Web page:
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    Hi Dan – thank you for archiving this information. As someone who’s starting to get interested in computer architecture, it’s been hard trying to find thorough informational posts on ARM/x86 and RISC/CISC, outside of reading a textbook.

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      L4 [IBM System/3x0] happens to be one in which you can tell the length of the instruction from the first few bits, has a fairly regular instruction decode, has relatively few addressing modes, no indirect addressing. In fact, a big subset of its instructions are actually fairly RISC-like, although another subset is very CISCy.

      IIRC, it might be because of the Model 44, which had a simplified decoder (limited instruction forms, less direct-memory) in exchange for greater integer performance - arguably a kind of ur-RISC.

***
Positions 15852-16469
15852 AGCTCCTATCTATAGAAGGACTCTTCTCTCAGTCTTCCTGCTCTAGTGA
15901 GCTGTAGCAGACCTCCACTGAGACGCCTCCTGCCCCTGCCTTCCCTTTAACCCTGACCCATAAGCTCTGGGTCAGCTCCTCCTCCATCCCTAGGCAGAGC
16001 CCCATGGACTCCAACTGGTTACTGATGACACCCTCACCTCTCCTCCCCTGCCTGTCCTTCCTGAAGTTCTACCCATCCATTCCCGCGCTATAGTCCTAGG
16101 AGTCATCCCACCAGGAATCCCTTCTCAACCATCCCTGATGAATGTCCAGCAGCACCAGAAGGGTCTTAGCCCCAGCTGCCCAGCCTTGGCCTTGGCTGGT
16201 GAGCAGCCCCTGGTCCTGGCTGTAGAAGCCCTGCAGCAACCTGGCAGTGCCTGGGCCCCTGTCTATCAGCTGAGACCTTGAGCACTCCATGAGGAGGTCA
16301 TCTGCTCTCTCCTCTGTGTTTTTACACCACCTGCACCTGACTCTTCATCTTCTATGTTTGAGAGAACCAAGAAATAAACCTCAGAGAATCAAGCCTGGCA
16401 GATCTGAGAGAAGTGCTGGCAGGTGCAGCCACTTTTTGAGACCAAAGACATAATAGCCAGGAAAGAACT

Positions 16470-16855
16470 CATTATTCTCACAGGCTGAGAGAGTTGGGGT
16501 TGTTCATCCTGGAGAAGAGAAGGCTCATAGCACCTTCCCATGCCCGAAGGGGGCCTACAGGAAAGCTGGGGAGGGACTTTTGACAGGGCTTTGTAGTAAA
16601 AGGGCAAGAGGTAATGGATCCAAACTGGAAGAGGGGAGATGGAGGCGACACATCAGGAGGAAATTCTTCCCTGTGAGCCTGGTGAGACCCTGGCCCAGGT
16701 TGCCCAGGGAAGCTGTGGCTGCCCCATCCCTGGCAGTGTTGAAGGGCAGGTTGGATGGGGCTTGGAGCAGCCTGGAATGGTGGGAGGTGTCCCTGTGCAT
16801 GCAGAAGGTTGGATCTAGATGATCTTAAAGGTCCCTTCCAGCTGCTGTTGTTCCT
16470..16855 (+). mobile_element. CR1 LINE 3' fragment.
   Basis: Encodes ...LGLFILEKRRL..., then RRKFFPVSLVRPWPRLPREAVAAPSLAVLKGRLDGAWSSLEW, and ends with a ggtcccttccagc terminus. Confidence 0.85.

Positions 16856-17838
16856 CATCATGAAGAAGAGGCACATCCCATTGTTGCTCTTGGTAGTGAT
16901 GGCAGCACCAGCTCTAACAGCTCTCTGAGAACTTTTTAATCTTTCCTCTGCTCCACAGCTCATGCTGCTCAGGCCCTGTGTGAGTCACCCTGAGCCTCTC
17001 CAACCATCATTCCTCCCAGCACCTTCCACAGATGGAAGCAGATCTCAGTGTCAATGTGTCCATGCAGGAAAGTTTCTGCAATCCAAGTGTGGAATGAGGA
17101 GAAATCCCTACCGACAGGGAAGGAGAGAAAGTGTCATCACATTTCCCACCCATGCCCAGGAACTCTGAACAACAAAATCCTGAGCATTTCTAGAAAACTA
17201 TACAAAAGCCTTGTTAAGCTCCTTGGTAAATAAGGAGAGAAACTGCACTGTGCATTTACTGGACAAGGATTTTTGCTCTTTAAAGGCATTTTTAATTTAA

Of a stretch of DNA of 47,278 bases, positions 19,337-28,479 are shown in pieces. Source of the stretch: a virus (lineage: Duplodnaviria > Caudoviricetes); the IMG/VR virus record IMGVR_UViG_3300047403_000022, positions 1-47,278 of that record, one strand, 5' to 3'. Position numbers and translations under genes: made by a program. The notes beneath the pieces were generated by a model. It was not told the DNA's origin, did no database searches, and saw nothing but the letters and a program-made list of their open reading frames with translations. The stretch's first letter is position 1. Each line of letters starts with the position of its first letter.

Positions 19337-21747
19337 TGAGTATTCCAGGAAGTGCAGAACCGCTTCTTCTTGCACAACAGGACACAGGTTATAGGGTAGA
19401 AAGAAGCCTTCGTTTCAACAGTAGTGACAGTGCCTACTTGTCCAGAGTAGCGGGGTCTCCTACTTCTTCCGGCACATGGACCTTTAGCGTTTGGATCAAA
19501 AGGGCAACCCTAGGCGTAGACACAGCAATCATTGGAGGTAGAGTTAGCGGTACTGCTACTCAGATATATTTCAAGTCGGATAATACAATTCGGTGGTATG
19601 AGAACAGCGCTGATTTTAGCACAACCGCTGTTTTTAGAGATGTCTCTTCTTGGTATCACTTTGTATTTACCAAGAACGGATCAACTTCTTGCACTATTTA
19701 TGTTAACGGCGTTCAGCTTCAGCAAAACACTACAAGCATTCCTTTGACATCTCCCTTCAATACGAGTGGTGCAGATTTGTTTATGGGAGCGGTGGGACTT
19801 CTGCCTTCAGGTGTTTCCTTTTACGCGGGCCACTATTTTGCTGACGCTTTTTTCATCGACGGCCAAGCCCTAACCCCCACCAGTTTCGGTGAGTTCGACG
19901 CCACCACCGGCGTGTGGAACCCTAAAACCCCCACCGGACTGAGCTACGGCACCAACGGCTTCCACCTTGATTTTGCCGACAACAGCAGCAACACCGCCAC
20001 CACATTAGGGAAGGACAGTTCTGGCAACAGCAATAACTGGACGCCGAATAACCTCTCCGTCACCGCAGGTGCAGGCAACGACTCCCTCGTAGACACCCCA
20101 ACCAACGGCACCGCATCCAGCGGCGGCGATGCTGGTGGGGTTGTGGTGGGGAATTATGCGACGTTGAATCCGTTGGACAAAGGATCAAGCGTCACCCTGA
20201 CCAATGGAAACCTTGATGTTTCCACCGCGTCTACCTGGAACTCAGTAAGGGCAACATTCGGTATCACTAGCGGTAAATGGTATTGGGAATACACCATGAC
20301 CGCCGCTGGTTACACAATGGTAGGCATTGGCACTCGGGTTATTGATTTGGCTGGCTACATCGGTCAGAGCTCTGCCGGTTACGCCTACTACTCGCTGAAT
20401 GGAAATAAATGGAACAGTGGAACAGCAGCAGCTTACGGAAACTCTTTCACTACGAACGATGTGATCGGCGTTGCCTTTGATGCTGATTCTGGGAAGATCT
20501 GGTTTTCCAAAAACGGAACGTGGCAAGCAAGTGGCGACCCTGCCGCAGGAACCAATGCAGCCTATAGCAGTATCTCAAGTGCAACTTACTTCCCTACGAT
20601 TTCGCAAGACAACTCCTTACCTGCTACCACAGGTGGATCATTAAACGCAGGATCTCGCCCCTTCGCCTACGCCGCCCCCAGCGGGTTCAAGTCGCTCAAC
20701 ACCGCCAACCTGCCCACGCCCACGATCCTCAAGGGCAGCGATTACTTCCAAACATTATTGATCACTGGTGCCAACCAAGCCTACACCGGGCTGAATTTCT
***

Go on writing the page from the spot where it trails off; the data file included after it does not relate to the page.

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        Ah, from the days when we believed in sufficiently smart compilers. :)

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          Putting our trust in sufficiently smart processors hasn’t exactly gone well either to be fair.

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            I think the bigger issue here is that software is usually compiled once per ISA and not per processor, so the compiler never gets the chance to be very smart.

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